A total of 62.4 percent of Korean companies remained opened for more than one year as of 2015, and 27.3 percent were doing business beyond five years, according to the data by the Korea International Trade Association.
Korean businesses' one-year survival rate is lower than Germany's 76.5 percent, France's 82 percent, Britain's 92.2 percent, Spain's 76.5 percent and Italy's 80.4 percent, the international traders organization said.
Korea's five-year survival rate came behind Germany's 39.1 percent, France's 44.3 percent, Britain's 41.1 percent, Spain's 40 percent and Italy's 44.7 percent.
|This photo, taken on July 20, 2017, shows the office of the Small and Medium Business Administration located at the government complex in Daejeon, central South Korea. (Yonhap)|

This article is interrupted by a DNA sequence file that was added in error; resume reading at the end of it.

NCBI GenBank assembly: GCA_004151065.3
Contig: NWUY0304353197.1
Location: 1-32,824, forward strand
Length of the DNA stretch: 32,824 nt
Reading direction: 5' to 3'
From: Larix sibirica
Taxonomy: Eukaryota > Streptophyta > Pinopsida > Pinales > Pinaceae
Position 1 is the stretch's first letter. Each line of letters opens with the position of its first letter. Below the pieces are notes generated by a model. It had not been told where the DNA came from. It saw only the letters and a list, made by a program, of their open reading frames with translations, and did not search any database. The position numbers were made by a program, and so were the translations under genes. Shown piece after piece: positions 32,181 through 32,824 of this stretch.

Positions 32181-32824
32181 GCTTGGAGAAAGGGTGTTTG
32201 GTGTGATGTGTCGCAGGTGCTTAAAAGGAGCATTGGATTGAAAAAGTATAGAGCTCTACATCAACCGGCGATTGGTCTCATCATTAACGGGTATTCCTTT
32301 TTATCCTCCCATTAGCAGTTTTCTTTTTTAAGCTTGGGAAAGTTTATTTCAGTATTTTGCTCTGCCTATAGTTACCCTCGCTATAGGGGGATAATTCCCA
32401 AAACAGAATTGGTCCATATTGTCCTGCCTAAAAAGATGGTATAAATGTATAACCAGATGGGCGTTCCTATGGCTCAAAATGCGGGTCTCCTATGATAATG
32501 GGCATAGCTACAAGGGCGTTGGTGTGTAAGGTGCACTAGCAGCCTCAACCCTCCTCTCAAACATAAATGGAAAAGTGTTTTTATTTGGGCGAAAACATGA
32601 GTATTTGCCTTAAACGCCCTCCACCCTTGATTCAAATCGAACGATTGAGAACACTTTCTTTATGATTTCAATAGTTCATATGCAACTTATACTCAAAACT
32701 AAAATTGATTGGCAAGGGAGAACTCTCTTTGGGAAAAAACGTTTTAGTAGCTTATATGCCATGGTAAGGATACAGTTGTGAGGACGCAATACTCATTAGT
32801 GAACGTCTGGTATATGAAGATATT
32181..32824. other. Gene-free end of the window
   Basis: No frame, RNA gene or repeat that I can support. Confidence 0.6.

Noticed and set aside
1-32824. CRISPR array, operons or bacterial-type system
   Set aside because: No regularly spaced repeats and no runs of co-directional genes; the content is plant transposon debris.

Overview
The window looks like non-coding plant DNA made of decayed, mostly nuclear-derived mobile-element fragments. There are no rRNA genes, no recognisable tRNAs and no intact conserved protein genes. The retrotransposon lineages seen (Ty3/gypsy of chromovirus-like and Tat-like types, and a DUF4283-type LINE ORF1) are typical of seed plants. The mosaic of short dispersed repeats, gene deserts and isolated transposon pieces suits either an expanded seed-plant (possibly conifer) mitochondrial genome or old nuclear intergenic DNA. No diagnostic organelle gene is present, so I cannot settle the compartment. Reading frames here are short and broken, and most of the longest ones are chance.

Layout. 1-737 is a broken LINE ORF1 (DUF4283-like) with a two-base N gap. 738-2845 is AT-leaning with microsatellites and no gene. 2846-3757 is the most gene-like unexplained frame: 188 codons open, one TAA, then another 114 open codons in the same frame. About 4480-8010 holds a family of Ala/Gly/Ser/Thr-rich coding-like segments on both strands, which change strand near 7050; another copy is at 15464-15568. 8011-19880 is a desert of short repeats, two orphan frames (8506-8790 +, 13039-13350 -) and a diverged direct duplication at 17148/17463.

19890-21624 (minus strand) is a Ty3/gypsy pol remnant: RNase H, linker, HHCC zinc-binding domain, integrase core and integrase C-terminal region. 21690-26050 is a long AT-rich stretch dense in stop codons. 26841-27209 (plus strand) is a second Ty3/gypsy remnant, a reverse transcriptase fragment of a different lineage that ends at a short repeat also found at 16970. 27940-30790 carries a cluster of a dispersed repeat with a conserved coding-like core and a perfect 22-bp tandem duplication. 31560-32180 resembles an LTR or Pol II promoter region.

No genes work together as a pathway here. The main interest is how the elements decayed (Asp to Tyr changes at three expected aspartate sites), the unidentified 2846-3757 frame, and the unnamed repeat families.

More companies started new businesses in Asia's fourth-largest economy than in the cited EU nations, but they failed to survive due to fierce competition with large enterprises and other challenges.
The proportion of startups was 14.6 percent in South Korea, higher than the average rate of the five EU nations at 9.6 percent, it noted.
Eight of 10 new businesses were in the service sector, and the rest of them were in manufacturing and other businesses.
Small companies with fewer than 10 employees accounted for 96.1 percent of them and a mere 1.6 percent exported their products overseas. SMEs in EU nations tended to export more goods.
"The ratio of small companies is much higher than other countries, posing higher risk because they are more fragile to external economic shocks," KITA said. "To secure employment, the government needs to provide support to improve their fundamental structure and competitiveness." (Yonhap)